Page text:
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Japan firms’ moves into Africa hit by COVID-19, Abe exit

Tokyo, Sept. 21 (Jiji Press)–After recent years of growth, Japanese companies’ expansion into Africa is hitting the wall, dampened by the novel coronavirus pandemic and the resignation of former Japanese Prime Minister Shinzo Abe.


The pandemic has brought local activities to a halt due to travel restrictions.


Abe, who had pushed for businesses’ expansion into Africa, has abruptly stepped down for ill health. One development consultant is worried, saying that “the political driving force may be lost.”


Before the pandemic, Africa, as a “last frontier,” had attracted investment from the rest of the world and continued steady economic growth.


At the Tokyo International Conference on African Development held in Yokohama, south of Tokyo, in August 2019, Abe pledged to take every possible measure to help Japanese companies’ advance into Africa.


Under the government’s initiative, Japanese businesses had shown growing interest in Africa.


However, many Japanese companies have withdrawn representatives from Africa due to the spread of novel coronavirus infections.


By contrast, European and Chinese companies are continuing their operations in Africa as they arrived in the continent earlier than Japanese companies and developed solid local business networks.


“It is certain that the presence of Japan in Africa will drop due to the coronavirus crisis,” Jun Hirabayashi, director of Tokyo-based consulting company Qunie Corp., said.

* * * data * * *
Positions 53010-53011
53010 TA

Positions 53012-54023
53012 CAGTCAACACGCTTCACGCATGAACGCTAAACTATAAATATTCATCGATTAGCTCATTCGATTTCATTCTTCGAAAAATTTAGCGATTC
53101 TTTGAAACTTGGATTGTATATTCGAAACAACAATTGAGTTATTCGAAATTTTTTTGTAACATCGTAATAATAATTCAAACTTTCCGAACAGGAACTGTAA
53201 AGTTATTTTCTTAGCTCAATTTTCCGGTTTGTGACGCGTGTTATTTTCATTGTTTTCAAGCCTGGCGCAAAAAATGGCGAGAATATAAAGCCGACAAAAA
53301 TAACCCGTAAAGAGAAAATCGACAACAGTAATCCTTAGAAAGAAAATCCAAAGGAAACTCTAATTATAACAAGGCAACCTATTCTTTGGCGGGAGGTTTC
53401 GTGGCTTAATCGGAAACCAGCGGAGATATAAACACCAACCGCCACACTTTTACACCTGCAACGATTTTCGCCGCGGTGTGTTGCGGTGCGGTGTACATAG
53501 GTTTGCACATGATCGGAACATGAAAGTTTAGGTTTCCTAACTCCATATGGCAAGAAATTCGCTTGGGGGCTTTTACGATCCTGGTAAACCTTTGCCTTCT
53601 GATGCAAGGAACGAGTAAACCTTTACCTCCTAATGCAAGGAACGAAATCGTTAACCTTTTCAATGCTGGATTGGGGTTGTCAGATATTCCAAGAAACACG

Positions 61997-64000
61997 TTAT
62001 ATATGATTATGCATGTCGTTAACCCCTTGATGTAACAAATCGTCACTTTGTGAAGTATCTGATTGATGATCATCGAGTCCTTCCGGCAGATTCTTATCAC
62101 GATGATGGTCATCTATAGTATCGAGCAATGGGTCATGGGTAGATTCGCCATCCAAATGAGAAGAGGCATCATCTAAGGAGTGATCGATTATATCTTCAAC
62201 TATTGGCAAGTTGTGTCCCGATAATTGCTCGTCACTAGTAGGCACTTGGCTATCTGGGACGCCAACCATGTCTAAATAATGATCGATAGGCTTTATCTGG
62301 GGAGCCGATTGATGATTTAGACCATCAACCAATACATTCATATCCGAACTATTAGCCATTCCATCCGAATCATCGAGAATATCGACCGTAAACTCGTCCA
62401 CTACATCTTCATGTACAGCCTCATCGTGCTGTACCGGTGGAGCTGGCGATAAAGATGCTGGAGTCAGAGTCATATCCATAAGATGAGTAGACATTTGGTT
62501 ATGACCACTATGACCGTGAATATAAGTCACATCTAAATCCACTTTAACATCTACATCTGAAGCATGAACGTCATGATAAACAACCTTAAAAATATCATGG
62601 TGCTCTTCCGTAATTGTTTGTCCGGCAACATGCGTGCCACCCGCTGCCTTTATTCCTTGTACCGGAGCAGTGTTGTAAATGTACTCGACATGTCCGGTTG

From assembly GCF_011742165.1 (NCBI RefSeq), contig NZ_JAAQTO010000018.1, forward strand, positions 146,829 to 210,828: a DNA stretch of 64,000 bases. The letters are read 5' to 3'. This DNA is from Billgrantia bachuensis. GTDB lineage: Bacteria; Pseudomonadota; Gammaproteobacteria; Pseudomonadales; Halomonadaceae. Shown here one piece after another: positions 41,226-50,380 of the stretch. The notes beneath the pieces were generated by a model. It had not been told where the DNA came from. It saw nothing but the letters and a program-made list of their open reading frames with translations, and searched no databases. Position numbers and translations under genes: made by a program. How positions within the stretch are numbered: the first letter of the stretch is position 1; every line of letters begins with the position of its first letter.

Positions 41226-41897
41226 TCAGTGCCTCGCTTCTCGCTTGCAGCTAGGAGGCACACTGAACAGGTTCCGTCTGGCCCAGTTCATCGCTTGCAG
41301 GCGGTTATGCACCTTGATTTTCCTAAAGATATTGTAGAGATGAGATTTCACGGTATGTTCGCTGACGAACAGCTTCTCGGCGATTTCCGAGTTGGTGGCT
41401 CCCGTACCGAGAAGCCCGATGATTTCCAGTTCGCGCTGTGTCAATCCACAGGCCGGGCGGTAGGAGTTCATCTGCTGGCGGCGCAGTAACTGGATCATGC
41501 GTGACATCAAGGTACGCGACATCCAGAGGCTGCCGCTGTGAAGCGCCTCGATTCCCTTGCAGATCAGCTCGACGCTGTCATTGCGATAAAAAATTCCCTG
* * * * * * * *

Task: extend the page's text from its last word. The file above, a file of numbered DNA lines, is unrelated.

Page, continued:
In the meantime, online seminars on business in Africa have attracted attention in Japan. About 160 people, including representatives from a range of companies, attended a seminar on Nigeria organized by the U.N. Industrial Development Organization on Sept. 16.


At the seminar, Yewande Sadiku, executive secretary and CEO of the Nigerian Investment Promotion Commission, highlighted the attraction of Nigeria as an investment destination. She said Nigeria has the largest population and economic scale among African nations, adding that the country will have the world’s third-largest population by 2050.


Via the chat function, seminar participants asked questions about local electricity and telecommunications environments and import restrictions.


Thanks to the online system, the number of seminar participants has increased, an official of UNIDO said.


The Japan External Trade Organization plans to hold four online business meetings on Africa in medical, environment and two other fields between September and January next year, in an effort to connect Japanese businesses with African companies even amid the coronavirus crisis.


“Japanese companies’ enthusiasm about business in Africa has not weakened,” Osamu Kubota, executive vice president of JETRO, said.

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